\begin{align} u_{k+1}+z_{k+1}\sqrt 2&=(u_k+z_k\sqrt 2)\omega^2 \\ &=(u_k+z_k\sqrt 2)(3+2\sqrt 2) \\ &=(3u_k+4z_k)+(2u_k+3z_k)\sqrt 2 \end{align} So, $u_{k+1}= 3u_k+4z_k$ and $z_{k+1}=2u_k+3z_k$.

Now let $u_{k+1}=2x_{k+1}+1$.

Then $$x_{k+1}=\frac{u_{k+1}-1}{2}=\frac{(3u_k+4z_k)-1}{2}=\frac{3(2x_k+1)+4z_k-1}{2}=3x_k+2z_k+1$$ and $$z_{k+1}=4x_k+3z_k+2$$ as claimed.

• Wow, thanks for your solution! Apr 28, 2018 at 2:54

You are on the right track. The simplest solution is to recall that all irreducible Pythagorean triples for a rooted ternary tree beginning with $(3, 4, 5)$ triangle. B Berggren discovered that all others can be derived from this most primitive triple. F J M Barning set these out as three matrices that when pre-multiplied by a "vector" of a Pythagorean triple produces another. For the case of consecutive legs we have, starting with $(x_1, y_1, z_1)$, we may calculate the next triple as follows:

\begin {align} x_2&=x_1+2y_1+2z_1 \\ y_2&=2x_1+y_1+2z_1 \\ z_2&=2x_1+2y_1+3z_1 \end {align}

The hint you were given is a variation on the above more general formula specific for consecutive leg lengths. It is an easy proof by induction to show that the formulas are correct. The first few are:

$(3, 4, 5); (20, 21, 29); (119, 120, 169); (696, 697, 985); (4059, 4060, 5741); (23660, 23661, 33461)$; etc. Obviously, this can be continued indefinitely.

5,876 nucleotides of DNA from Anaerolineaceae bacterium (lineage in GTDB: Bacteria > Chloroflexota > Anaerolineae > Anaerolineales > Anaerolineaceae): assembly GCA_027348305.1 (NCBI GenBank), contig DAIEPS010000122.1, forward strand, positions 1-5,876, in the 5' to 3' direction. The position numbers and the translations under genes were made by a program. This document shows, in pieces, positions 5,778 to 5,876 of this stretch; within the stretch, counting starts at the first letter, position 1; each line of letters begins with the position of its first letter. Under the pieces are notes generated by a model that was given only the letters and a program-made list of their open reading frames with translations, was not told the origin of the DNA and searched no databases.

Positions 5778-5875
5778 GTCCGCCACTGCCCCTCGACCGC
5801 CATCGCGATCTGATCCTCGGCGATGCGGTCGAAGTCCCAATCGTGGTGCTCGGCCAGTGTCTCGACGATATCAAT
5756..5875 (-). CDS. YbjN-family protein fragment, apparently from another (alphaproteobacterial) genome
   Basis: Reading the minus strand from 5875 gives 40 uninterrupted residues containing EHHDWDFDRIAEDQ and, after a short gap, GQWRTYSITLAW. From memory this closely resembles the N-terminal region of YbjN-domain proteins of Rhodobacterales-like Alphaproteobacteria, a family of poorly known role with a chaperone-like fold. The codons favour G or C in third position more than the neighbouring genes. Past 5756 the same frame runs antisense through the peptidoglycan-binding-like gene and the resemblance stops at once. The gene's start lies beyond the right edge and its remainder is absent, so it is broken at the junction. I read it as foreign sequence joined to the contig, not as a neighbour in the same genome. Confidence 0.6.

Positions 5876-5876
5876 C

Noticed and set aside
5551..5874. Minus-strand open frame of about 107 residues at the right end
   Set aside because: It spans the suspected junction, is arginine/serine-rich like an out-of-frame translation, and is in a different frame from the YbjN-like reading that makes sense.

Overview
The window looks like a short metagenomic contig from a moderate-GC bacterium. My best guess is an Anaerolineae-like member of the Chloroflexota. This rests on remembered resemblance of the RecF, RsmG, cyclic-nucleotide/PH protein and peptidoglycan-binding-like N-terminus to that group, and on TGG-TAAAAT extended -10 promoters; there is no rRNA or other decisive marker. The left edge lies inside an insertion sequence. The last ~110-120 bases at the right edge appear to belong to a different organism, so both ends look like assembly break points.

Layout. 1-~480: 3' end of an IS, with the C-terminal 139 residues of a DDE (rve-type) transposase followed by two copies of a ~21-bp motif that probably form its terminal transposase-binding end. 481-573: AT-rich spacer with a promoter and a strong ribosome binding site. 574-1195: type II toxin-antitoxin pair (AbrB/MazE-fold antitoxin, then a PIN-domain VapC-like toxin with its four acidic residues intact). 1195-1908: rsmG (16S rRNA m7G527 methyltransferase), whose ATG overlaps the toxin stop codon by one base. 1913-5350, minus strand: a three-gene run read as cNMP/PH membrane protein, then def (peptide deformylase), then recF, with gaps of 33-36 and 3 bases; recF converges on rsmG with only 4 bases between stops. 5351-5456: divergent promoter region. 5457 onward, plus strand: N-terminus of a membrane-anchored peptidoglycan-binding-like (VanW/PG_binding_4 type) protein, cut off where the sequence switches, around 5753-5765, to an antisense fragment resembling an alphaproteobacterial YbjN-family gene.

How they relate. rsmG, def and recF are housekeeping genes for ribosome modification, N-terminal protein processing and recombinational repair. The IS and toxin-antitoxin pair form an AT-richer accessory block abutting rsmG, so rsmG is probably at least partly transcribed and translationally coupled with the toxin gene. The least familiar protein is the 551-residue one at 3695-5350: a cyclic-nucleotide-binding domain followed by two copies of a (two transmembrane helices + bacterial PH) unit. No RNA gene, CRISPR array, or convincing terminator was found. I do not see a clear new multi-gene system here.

The sequence rises geometrically. A simple explicit formula is available for these solutions that are (as you have already guessed) alternating solutions to Pell's equation.

• Wow, although I have seen that matrix before but don't realize it can be so useful! I have found the related matrix and actually come out with the desired result.Thanks a lot!!!! Apr 21, 2018 at 10:43

By the nature of the formulas below, we can see that there are infinite Pythagorean triples where $$A-B=\pm1$$.

We can generate these triples sequentially with a formula that starts with a seed of $$A_0,B_0,C_0=0,0,1$$: $$A_{n}=3A_{n-1}+2C_{n-1}+1\quad B_{n}=3A_{n-1}+2C_{n-1}+2\quad C_{n}=4A_{n-1}+3C_{n-1}+2$$

or we can generate the $$(m,n)$$s for Euclid's formula using Pell numbers to find $$x^{th}$$ triple directly:

$$m_x=\frac{(1+\sqrt{2})^{x+1}-(1-\sqrt{2})^{x+1}}{2\sqrt{2}}\quad n_x=\frac{(1+\sqrt{2})^{x}-(1-\sqrt{2})^{x}}{2\sqrt{2}}$$

$$A=m^2-n^2\qquad B=2mn\qquad C=M^2+n^2$$ $$f(2,1)=(3,4,5)$$ $$f(5,2)=(21,20,29)$$ $$f(12,5)=(119,120,169)$$ $$f(29,12)=(697,696,985)$$ $$f(29,12)=(4059,4060,5741)$$ $$f(169,70)=(23661,23660,33461)$$ $$f(408,169)=(137903,137904,195025)$$ $$f(985,408)=(803761,803760,1136689)$$ $$f(2378,985)=(4684659,4684660,6625109)$$ $$f(5741,2378)=(27304197,27304196,38613965)$$ $$f(13860,5741)=(159140519,159140520,225058681)$$ $$f(33461,13860)=(927538921,927538920,1311738121)$$ $$f(80782,33461)=(5406093003,5406093004,7645370045)$$ $$f(195025,80782)=(31509019101,31509019100,44560482149)$$ $$f(470832,195025)=(183648021599,183648021600,259717522849)$$ $$f(1136689,470832)=(1070379110497,1070379110496,1513744654945)$$ $$f(2744210,1136689)=(6238626641379,6238626641380,8822750406821)$$ $$f(6625109,2744210)=(36361380737781,36361380737780,51422757785981)$$ $$f(15994428,6625109)=(211929657785303,211929657785304,299713796309065)$$